One in four public schools in America is a high-poverty school — one where more than 75 percent of students are eligible for free or reduced-price lunches. Many of these students face serious challenges such as housing instability and hunger, and the high levels of stress in their daily lives can affect their school attendance and performance. While high school graduation rates have increased nationwide, students from poor families still lag far behind other students.
Communities In Schools (CIS) works to integrate a variety of support services for students to keep them on a path to graduation. CIS takes a tiered approach to service provision: some services are broadly available to all students at a school and others are directed at those most at risk of dropping out. CIS places site coordinators in schools who then establish systems that provide services to both the whole school and individual students. Site coordinators deliver some services directly and find outside partners to deliver others.
CIS provides services to students in 10 areas, delivered with varying intensity and duration based on students’ levels of need: academics, behavior, social skills and life skills, resources to meet basic needs, college and career preparation, enrichment and motivation, family outreach and engagement, health and physical wellness, community service, and mental health.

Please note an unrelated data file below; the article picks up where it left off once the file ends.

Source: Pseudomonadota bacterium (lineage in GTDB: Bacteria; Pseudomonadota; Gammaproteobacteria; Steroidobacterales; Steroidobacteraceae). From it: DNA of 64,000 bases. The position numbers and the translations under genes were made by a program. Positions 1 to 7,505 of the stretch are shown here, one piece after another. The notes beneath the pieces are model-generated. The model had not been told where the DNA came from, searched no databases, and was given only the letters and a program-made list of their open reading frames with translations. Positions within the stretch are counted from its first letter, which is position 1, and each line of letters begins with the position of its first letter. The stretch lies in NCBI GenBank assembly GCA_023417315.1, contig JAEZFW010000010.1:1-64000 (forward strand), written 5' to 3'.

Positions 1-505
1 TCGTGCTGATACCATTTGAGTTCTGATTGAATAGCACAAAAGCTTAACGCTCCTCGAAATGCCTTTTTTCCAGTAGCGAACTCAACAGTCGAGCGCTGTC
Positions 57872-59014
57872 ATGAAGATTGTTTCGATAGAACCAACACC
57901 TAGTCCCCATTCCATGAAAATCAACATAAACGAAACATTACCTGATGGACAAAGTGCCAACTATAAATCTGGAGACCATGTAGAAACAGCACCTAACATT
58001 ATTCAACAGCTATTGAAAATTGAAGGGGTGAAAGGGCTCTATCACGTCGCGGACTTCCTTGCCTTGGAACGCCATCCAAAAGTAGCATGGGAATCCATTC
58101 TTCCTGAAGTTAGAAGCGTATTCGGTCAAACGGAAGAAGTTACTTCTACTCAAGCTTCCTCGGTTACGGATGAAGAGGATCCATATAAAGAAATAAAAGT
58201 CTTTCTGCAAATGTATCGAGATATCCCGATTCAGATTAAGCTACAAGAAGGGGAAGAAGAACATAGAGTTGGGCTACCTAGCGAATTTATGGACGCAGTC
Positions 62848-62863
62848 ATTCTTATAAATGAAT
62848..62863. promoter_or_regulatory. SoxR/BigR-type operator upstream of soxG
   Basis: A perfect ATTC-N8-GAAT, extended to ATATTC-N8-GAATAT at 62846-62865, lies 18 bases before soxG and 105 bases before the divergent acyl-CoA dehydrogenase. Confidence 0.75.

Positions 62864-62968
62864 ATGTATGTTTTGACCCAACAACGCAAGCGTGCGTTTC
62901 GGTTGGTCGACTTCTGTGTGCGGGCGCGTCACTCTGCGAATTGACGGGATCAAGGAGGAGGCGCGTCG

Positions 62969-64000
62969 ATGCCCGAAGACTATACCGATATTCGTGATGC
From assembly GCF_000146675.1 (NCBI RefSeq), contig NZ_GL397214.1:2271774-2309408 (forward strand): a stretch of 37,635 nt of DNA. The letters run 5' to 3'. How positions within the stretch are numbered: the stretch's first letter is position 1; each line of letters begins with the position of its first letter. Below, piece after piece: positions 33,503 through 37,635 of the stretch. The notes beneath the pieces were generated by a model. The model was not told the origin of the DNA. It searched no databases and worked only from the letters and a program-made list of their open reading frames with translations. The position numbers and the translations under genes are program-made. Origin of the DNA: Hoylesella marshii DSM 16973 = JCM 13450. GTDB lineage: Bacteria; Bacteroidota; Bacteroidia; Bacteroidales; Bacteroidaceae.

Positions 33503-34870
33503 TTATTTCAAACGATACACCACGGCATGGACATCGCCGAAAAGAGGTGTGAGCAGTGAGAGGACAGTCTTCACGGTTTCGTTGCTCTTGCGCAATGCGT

MDRC has conducted two separate studies of Communities In Schools: a quasi-experimental study of the effect of the whole model and a randomized controlled trial of one component of the model — case management for students at higher risk.
In addition to assessing the effects of CIS services overall, both evaluations analyzed the model’s effects on different subgroups of students. The studies also collected information from students, CIS staff members, and staff members from participating schools to understand the factors that affect the model’s implementation. All of this information helped CIS make decisions about its program, so that evaluation was a constructive process rather than simply a thumbs-up or thumbs-down endeavor.
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